addicts were using vast quantities of prescribed drugs.  He 
sought to help all of them to lead normal and responsible 
lives, regardless of the issue of drug use.  Father Tanner 
once observed: "The French have a proverb, 'By doing the 
work of a blacksmith you become a blacksmith.'  We would 
adapt it to our work, 'By living a normal life, you become 
normal.'" This perceptive and passionate advocate for the 
hated thus sought to counteract this hurtful reality: 
"addicts are the scapegoats of our age."  You will not be 
surprised if my work in this arena is under the rubric of 
The Scapegoat Project.

     A third element in my future efforts will be aimed at 
creating changes in laws and medical standards so as to 
provide better medical care.  I have long fought for changes 
of this nature, such as for making marijuana available in 
medicine.  Others have made giant strides here and I will 
not expend much effort on, say, medical marijuana.  It is in 
good hands.  At the same time there is a need for change 
regarding other drugs, especially the opiates.  In this 
connection, I intend to return to my early interest in 
making heroin available in American medicine for the 
treatment of organically based pain, especially for terminal 
cancer patients, and also for addicts.  There is no reason, 
save unreasoning fear, for banning this fine medicine from 
the American medicine chest.

     A fourth component of my new work will be to emphasize 
the fundamental truth that many of our social and criminal 
justice problems stem from the stranglehold of prohibition 
and the accompanying phobia about legalization.  This phobia 
permeates the reform movement as well as most of the 
society.  It poisons too many good minds and organizations.  
Even some libertarian organizations, which supposedly would 
oppose such governmental intervention into the most personal 
aspects of the lives of a free people, do not really support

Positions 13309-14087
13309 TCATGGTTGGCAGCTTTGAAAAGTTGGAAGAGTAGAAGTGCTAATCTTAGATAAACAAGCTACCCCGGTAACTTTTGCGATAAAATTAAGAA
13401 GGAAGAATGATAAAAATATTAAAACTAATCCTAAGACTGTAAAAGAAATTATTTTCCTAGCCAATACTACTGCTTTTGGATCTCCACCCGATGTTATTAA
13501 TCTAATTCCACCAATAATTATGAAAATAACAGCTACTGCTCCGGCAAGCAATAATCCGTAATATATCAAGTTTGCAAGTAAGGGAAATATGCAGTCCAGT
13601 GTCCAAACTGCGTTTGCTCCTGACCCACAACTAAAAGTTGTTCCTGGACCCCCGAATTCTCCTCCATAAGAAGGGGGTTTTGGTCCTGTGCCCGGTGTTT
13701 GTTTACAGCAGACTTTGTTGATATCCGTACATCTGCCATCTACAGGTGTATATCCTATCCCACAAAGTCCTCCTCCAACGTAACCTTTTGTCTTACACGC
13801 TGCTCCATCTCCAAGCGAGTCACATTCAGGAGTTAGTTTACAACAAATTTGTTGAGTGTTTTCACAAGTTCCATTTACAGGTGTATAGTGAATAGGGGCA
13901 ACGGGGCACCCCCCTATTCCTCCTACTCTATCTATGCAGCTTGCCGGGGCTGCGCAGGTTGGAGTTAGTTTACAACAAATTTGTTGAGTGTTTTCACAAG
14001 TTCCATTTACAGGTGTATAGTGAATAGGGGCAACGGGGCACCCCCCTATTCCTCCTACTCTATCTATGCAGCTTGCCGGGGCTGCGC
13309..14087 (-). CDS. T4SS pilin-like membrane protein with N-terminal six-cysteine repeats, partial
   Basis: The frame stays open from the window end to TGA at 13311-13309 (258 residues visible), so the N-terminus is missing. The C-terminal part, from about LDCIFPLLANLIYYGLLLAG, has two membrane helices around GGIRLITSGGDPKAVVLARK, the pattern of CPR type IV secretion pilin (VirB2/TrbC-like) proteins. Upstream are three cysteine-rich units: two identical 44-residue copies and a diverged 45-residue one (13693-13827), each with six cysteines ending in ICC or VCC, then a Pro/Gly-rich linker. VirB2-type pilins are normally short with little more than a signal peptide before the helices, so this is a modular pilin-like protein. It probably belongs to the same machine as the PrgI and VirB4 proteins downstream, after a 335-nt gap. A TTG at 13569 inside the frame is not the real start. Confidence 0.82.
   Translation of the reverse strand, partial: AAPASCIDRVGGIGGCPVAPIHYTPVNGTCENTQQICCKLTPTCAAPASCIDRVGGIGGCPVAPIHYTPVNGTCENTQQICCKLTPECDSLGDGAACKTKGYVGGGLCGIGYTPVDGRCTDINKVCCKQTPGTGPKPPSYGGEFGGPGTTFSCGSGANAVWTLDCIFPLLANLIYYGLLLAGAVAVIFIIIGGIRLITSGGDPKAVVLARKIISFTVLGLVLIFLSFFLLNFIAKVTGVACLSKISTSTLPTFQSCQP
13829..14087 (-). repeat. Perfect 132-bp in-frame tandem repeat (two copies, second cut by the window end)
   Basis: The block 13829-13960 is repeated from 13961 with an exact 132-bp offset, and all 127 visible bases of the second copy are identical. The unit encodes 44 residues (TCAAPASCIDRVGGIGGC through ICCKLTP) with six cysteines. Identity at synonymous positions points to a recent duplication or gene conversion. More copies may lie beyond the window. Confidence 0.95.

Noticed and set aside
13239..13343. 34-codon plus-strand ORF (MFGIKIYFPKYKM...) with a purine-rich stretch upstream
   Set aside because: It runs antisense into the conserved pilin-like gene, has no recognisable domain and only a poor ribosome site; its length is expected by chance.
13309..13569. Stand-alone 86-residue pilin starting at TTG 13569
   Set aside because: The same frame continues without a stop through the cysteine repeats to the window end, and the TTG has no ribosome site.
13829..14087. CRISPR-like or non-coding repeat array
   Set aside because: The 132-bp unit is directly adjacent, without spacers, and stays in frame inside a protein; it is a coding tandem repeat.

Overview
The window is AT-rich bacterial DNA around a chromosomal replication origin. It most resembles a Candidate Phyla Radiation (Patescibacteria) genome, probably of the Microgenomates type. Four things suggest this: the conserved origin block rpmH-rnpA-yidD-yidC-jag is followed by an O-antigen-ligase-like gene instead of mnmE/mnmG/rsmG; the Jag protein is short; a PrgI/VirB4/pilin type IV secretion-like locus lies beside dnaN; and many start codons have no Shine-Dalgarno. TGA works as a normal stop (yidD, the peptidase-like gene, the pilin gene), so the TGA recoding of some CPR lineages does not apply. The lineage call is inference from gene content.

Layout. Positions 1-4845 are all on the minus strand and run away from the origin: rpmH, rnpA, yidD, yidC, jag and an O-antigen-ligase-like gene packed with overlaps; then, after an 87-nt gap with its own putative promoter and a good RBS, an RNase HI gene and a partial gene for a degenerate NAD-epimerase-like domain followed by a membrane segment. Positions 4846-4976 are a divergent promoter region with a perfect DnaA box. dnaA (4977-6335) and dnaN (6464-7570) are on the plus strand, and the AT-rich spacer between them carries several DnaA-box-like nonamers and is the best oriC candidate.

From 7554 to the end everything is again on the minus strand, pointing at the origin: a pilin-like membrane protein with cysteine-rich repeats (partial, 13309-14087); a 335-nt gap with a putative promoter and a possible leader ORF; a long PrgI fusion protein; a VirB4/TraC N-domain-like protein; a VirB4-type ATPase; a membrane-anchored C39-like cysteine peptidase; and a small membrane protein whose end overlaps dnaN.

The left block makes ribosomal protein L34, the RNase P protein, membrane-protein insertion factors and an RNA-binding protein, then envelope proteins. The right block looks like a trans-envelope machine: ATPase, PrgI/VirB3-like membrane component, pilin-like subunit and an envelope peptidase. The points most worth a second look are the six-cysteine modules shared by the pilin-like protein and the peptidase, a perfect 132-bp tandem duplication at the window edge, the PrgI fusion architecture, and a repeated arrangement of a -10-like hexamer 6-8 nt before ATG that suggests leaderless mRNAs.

legalization for fear of alienating their generally 
conservative supporters.

     My position is that the new mantra of all of the 
reformers ought to be this: Legalization Is Not A Four-
Letter Word.  It must again become a vital part of our 
broader reform discussion and part of the agenda of every 
major reform organization.  I am glad to see that it is 
still part of the agenda of The Drug Policy Foundation, 
although I am not clear how strong a part.

     By legalization, I mean the total repeal of drug 
prohibition. A major effort ought therefore to be expended 
by reformers on how to design the world after repeal or 
after the disintegration of the drug-war machine. There is 
no doubt in my mind that prohibition as we have known it is 
doomed.  We, all of us in the reform camp, are writing its 
funereal music. Yet, something will replace it.  We 
reformers have a responsibility to come up with new 
practical methods as to how these new models might be 

     Many concepts now appear in reform literature that 
ought out to be reexamined and perhaps retooled.  For 
example, I have long advocated the following approach for 
the US, which might well apply, in some respects, to other 
countries.  By a national law repeal the current dominant 
federal drug control laws and return the power to control 
drugs to the states, as was done with alcohol prohibition in 
1933.  Then I would recommend that each state set up its own 
unique system of new drug control and treatment laws. 

     My preferred model for the states would have two 
options. The first would be the medical option. Under this 
option medical patients and adult recreational users would 
have to go to doctors and obtain prescriptions for the drugs 
they desired.  It would be up to individual doctors to 
prescribe or not.  However, the doctors would have much 
broader protection if they chose to do so.  The second 
option would be the non-medical option under which adults 
would be able to purchase modest amounts of virtually any 
drug from non-medical drug stores.  These establishments 
would be carefully regulated by well-designed sets of new 
laws not unlike those now controlling the sale of alcoholic 
beverages in the various states.  As in the case of those 
liquor laws and regulations, the new drug laws should be 
under constant study and re-evaluation.

     More recently, I have been impressed by the great value